Pitkin County Manager Jon Peacock said the county already has budgeted $175,000 to hire an architect to come up with solutions. The problem will come in trying to implement those solutions, which has not been budgeted into the county's five-year facilities plan, Peacock said.

Other jail needs include a full-time nurse to monitor inmates' health and medication issues, which is expected to cost an extra $104,000 a year, according to the 2019 jail budget. Also, the Sheriff's Office wants to hire another jail deputy in 2019. The jail's total budget is expected to be $2.5 million. The total public safety budget of $10 million includes a combined 22 percent increase for the three departments.

The Sheriff's Office increases include $29,500 for uniforms, personal protection equipment and new hire costs and $16,000 in new software to track evidence. The office also needs $71,000 to replace body armor and $41,000 for rifles and the firearms program. The sheriff's budget is expected to be $4.51 million.

With a budget of $2.12 million, the dispatch center at the North Forty mainly needs a boost in its overtime fund, DiSalvo said. The center has a chronic shortage of employees, and DiSalvo encouraged people looking for a job to apply.

Commissioners were generally receptive to the funding increases.

The Pitkin County Coroner's Office and the 9th Judicial District Attorney's Office also claim portions of the public safety budget. District Attorney Jeff Cheney is scheduled to talk to commissioners about his budget next week.


Aspen Mountain will open for season five days early on Nov. 17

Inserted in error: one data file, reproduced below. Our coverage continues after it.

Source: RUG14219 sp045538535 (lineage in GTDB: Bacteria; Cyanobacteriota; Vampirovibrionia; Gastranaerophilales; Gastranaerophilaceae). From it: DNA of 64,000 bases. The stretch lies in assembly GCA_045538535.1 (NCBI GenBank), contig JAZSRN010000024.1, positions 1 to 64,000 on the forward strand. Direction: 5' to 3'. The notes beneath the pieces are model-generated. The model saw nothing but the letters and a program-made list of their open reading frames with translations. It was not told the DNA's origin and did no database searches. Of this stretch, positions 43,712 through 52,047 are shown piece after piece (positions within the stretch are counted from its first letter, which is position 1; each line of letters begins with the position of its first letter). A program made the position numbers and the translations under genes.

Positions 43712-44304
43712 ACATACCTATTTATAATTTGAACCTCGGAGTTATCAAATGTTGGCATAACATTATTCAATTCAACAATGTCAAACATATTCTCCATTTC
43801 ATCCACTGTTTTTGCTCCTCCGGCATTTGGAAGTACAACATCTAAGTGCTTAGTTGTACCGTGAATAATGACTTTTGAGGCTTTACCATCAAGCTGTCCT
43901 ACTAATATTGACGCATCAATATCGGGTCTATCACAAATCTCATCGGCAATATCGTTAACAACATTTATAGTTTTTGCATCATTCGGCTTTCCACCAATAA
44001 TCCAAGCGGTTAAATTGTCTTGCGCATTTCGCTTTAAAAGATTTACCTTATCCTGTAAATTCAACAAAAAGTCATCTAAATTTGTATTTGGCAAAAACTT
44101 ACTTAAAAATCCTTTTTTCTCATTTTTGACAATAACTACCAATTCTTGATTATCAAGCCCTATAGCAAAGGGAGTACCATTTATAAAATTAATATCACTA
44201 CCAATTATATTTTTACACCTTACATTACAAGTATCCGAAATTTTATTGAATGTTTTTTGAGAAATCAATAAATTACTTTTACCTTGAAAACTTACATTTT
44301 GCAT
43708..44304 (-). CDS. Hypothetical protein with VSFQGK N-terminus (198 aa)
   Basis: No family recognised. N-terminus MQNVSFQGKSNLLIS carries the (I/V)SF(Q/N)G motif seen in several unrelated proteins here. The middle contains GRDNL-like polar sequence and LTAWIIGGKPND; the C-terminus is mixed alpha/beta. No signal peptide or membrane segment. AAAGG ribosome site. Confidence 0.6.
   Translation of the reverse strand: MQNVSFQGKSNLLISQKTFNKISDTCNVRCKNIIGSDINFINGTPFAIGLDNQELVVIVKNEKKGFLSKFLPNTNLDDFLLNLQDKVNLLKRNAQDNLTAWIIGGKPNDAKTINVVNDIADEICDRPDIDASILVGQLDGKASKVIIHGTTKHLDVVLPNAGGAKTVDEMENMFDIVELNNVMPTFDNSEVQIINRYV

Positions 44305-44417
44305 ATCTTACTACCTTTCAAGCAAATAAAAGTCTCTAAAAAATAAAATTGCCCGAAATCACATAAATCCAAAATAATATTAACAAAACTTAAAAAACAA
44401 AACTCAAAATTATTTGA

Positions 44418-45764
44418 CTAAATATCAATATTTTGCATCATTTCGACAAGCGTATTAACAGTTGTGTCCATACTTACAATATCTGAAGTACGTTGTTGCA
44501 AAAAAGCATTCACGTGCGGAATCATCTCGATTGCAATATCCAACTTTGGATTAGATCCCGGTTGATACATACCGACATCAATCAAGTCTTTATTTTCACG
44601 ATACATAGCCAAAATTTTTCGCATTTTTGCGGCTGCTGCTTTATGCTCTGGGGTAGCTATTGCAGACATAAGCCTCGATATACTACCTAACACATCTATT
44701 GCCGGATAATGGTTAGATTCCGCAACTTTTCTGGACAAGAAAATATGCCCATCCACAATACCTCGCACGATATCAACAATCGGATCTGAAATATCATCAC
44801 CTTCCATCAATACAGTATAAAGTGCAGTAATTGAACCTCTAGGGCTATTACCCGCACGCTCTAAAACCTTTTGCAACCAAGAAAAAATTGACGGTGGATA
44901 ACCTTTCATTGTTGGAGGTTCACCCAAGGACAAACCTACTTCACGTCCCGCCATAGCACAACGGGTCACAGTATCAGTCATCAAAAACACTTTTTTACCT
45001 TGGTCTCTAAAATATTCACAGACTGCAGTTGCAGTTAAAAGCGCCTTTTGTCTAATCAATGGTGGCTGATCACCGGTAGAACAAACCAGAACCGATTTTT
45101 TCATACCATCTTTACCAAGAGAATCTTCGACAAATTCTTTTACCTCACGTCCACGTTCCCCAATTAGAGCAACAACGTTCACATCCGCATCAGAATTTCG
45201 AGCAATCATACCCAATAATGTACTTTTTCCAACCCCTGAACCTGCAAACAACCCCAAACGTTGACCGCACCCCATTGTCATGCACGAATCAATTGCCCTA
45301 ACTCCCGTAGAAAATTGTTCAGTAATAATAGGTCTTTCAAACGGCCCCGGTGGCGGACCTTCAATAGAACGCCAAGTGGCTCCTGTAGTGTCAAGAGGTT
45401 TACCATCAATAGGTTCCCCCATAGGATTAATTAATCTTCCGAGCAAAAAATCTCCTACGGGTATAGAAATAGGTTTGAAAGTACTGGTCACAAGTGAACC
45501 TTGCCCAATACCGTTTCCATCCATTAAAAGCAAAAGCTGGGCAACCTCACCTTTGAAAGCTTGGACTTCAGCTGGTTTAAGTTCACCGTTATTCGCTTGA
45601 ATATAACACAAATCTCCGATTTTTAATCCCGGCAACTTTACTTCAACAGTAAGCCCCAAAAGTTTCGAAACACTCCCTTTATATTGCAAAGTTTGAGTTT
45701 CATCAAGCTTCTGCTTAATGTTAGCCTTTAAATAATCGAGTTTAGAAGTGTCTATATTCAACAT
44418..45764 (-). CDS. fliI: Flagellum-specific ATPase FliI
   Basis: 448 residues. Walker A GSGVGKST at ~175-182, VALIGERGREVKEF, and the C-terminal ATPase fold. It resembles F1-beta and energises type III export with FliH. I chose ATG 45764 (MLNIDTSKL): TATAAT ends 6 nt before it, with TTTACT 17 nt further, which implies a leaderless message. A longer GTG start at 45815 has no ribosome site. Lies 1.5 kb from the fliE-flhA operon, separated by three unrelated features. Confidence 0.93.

Aspen Mountain will open for the season on Saturday, Nov. 17, five days before the scheduled opening — though what exactly will open is yet to be determined, Aspen Skiing Co. announced Thursday.

"We're opening. We're happy to be opening. We just don't know what we're opening yet," said Jeff Hanle, Skico vice president of communications.

The amount of terrain that opens will depend on how much snow falls between now and then.

"At a minimum, we'll do Nell and Bell," Hanle said, referring to the Little Nell chairlift at the base and the old standby Bell Mountain chairlift. If that's all that opens on Nov. 17, Aspen Mountain will still offer more vertical feet of skiing than many of the resorts now open in Colorado, according to Hanle. The top of the Bell Mountain chair is at an elevation of about 10,500 feet. The base is at about 7,945 feet.

Hanle said the ticket price can't be set because it's uncertain how much terrain will open. Ski passes will be able to be used.

Snowmass will not open early but is making preparations to open for the traditional Thanksgiving Day opening.

Snow is in the forecast for the Aspen area on Sunday. If enough snow falls to cover the mountaintop with a sufficient base, the Ajax Express and Silver Queen Gondola could also open. Further details will be released as they are determined.

Cold temperatures over the past nine days have allowed Skico to fire up the snowmaking system to cover the lower two-thirds of the slopes. That is vital for the early opening.

Hanle said Skico President and CEO Mike Kaplan announced the early opening at a meeting Thursday afternoon at a meeting at the Wheeler for 150-plus Skico managers. People were excited about getting boards out for the season, he said.

"It's exciting to get open," Hanle said.